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At some level, these problems are all solvable within yourself.

First, acknowledge that it's not your job's responsibility to provide you with any of these things. Your job doesn't have to provide you with meaning, or with attractive and intelligent and compelling coworkers, or with a spa-like work environment. All your job has to provide you with is a paycheck, and everything else is negotiable. It's up to you to demand, take, or find elsewhere, the other things you want.

Order a standing desk and foam pad and expense them. Don't ask, just do it. Take fifteen minute breaks every couple of hours. Don't ask, just do it. Pack a healthy lunch every morning, take time to make yourself something nice, package it up attractively, then walk to the nearest park to eat it, every day, taking a full hour or 90 minutes to do so. Don't ask, just do it. Bring a book and leave your smartphone on your desk. Show up at 9, be at your meetings on time, get your work done, leave at 5. Don't ask, just do it. Read "How to Live on 24 Hours a Day" by Arnold Bennett. You have eight more hours in the day that you're not using wisely if all you're talking about here is your day job.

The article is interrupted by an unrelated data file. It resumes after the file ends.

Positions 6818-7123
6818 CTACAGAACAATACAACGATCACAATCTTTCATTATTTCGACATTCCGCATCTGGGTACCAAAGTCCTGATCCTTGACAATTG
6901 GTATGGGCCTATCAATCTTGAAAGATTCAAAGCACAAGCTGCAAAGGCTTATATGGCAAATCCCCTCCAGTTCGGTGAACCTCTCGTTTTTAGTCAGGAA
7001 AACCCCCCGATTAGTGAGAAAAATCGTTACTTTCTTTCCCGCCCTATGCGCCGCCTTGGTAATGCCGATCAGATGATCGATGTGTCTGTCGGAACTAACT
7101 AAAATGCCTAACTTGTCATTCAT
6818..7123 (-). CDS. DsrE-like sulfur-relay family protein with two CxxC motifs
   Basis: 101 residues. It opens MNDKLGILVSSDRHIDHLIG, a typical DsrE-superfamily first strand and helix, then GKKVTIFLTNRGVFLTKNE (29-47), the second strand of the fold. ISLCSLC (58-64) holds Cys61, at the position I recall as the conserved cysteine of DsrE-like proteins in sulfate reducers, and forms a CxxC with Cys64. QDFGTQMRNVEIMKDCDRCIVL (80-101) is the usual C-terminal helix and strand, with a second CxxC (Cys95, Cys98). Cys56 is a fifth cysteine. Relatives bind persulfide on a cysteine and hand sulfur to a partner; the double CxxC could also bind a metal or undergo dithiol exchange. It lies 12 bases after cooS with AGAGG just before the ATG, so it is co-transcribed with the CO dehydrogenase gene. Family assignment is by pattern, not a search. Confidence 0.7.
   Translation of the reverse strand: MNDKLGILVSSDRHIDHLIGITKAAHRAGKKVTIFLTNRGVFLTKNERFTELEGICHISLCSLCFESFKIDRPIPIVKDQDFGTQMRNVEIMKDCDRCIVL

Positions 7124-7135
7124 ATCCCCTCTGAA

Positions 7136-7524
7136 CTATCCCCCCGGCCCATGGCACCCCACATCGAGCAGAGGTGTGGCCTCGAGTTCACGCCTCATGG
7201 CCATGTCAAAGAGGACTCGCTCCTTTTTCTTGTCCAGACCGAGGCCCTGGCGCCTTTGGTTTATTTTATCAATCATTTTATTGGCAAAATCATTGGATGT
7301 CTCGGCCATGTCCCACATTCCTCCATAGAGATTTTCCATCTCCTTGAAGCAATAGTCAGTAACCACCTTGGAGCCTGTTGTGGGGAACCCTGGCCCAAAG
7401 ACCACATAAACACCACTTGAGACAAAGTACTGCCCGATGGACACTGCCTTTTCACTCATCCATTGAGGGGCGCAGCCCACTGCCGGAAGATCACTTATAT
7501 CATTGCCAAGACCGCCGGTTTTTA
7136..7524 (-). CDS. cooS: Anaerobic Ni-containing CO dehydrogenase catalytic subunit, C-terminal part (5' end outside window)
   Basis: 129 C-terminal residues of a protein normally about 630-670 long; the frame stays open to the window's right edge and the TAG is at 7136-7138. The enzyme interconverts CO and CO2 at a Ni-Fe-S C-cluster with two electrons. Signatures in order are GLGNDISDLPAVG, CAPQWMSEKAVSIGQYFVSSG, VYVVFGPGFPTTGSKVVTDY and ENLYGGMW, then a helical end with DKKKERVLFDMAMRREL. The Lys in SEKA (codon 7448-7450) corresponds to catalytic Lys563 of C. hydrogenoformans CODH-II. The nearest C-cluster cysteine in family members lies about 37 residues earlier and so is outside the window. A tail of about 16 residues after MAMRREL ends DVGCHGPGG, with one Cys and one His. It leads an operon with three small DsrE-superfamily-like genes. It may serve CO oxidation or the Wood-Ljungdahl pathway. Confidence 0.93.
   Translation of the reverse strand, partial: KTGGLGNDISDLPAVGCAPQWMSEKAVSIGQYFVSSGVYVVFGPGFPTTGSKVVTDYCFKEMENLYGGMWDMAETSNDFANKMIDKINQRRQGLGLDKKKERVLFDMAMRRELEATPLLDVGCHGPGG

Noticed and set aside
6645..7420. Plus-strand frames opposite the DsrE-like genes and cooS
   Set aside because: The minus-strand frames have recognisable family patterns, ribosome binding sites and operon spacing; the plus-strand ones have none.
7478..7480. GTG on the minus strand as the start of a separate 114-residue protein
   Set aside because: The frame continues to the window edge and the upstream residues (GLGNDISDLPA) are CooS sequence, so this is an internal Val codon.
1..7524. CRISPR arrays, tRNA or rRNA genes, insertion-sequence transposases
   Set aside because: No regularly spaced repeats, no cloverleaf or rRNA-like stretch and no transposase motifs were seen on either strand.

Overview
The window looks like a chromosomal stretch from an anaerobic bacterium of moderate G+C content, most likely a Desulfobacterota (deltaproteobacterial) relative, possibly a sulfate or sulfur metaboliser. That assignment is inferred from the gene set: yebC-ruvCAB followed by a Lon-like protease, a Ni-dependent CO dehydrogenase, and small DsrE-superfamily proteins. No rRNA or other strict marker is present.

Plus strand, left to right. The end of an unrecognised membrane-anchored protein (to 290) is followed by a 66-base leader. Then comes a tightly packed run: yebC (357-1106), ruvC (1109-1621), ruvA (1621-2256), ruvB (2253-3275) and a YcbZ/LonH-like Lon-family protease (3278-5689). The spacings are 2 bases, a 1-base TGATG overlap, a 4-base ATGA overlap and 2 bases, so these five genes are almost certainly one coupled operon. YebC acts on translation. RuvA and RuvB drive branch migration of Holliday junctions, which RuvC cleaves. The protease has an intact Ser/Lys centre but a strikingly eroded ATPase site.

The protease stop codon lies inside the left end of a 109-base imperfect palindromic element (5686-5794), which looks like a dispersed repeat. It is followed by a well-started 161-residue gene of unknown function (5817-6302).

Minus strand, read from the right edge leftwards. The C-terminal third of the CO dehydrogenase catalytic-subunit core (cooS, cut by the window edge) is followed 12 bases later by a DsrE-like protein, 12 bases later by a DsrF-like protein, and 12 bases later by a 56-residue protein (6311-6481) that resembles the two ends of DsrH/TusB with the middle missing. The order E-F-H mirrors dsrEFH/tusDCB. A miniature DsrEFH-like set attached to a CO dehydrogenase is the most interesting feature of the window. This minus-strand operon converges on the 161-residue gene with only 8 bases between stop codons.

And all of that is well and good, but it won't fix the root problem, which is understanding why you're in a day job in the first place.

A day job is two levels of abstraction which you have chosen to participate in, because it supposedly beats hunting wild animals, sleeping in caves, risking getting eaten alive or dying young of an injury, and having to literally fight for a mate.

A day job has its down sides: you are twice disconnected from the "real" activities that biologically keep you alive and make you feel alive: hunting, eating, having shelter, procreating. You don't forage for food any more, you sit at a desk and earn a paycheck, and then you go buy food. You don't even have to budget more than a week or two, because, hey, there's that next paycheck.

Freelancing, at least, is an abstraction only one level deep, because you forage for clients, and you have to budget extremely well to survive client famine periods.

I'm not saying quit and go freelance. I'm saying understand why you're in the day job, put it in the right context in your life, and realize that it's there to support your search for meaning, socialization, and health in the other eight waking hours, and other sixteen total hours, of your day.

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